Chatham shop murderers' silence leaves killing unexplained
- 8 May 2014
- From the section Kent
The family of a 69-year-old grandmother whose badly decomposed body was found in a shop basement have never been able to learn how or why she died because of a "wall of silence" from her killers.
Two men have been found guilty of murdering Harjit Chaggar whose remains were found under the floor at the Sani Globe Food Store in Luton Road, Chatham, Kent, on 14 September - 12 days after she disappeared.
Murshed Miah, 38, from Maidstone, and Mohammed Islam, 29, from Gillingham, were convicted over Mrs Chaggar's murder.
Miah, Islam, Abdul Hannan, 44, from Maidstone and Rasad Miah, of Chatham, were found guilty of preventing Mrs Chaggar's lawful burial.
Only one of the men gave evidence during the trial.
Det Supt Rob Vinson, from Kent Police, said the silence from the men meant he was unable to tell Mrs Chaggar's family exactly how and why she was attacked, thrown into the basement in the food store and then left to die.
'They are cowards'
He said piecing together what happened to her on the day was hard, he said: "We have not been able to give any closure because we cannot say why this has taken place and without those accounts and without those reasons being given by those that have now been convicted that makes it very, very challenging and very difficult for the family as well.
"I am not sure we are ever going to know the reasons and that is because those that were involved have chosen not to tell us."
Mrs Harjit's son Kuldish said of his mother's murderers: "They are cowards who picked on a frail, old woman - what more can be said?
"I remember my mum for what she was. She was a kind, gentle, outgoing person."
Mrs Chaggar, from Chatham, had gone to a day centre and the shops on the day she disappeared. Her son said it was just an ordinary day.
But she never returned home, instead CCTV images show her being beckoned into the Sani Globe Food Store by Islam, the only one of the four defendants to give evidence during the trial at Canterbury Crown Court, which lasted five weeks.
Nigel Pilkington, from the Crown Prosecution Service, said: "It is unclear as to the motive for what happened.
"I think it is clear it was a spontaneous act by the defendants, I don't think it was a planned murder."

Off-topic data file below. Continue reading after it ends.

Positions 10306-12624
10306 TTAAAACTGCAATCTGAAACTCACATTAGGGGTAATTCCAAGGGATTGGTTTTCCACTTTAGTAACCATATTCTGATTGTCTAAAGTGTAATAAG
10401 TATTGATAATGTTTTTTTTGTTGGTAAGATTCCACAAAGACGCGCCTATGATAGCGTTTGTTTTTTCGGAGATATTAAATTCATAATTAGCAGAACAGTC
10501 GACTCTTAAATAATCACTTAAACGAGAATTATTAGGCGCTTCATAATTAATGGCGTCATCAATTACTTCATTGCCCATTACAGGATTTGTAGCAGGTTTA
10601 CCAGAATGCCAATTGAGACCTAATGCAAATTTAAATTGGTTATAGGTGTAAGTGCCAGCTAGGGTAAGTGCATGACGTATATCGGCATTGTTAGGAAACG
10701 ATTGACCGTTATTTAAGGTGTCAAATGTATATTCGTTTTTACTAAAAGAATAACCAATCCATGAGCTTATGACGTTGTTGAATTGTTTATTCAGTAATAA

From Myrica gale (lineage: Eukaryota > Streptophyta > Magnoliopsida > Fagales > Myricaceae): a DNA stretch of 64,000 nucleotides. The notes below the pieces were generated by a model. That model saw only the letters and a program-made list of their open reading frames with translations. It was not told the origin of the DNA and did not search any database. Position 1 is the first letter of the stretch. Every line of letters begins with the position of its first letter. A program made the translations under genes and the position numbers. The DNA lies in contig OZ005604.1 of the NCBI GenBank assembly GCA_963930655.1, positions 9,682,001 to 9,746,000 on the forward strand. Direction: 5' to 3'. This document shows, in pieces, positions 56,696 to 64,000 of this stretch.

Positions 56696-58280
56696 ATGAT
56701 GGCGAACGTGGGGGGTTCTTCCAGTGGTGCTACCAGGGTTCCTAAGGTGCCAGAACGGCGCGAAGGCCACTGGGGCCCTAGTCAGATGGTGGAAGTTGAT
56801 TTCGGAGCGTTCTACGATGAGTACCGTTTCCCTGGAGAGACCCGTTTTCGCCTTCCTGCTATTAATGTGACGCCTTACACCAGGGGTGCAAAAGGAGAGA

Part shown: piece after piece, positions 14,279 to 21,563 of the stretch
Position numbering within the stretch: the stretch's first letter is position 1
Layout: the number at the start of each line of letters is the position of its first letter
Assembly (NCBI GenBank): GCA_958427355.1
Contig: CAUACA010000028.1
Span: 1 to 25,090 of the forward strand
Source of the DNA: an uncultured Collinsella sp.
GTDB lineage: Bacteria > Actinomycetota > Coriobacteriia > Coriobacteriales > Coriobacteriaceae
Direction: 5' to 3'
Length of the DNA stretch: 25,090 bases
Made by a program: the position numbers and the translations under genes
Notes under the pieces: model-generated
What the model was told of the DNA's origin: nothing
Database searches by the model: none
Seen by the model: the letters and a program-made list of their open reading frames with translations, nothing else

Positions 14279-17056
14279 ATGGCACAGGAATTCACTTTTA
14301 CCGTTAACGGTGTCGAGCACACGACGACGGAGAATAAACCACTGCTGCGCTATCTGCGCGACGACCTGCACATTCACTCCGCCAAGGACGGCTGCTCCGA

He said some of Mrs Chaggar's belongings were missing and so the most probable motive was robbery.
Mrs Chaggar was due to visit her family in India on 20 September and was planning to start a foundation to help the poor but she never made it.
At the trial, the jury was told it would have taken two people to lift the hatch to the basement, which had no steps.
A post-mortem examination suggested Mrs Chaggar's injuries were consistent with being thrown down into the basement while still alive. Bobbie Cheema, QC, prosecuting, told the court her injuries were similar to those sustained in a serious road collision.
Mr Chaggar broke down in court when he described the moment he realised his mother was missing.
He told how he had tried to phone her and became concerned when she did not answer and then visited her house, which was empty.
After contacting friends, he reported her missing. He then retracted her footsteps, asking shop owners if they had seen her and whether they had CCTV.
He even visited the Sani Globe Food Store with a photo of his mother but was told she had not come in that day.
But, in reality, she was lying beneath the floorboards of the store, either already dead or dying.
He said: "We have lived in Chatham for over 40 years and my mum was known by a lot of people because she is friendly and outgoing, so we have no idea why this has happened.
"She was my mum and I miss her and think about her every day.
"The hardest part is the not knowing why and I don't think we will ever get closure."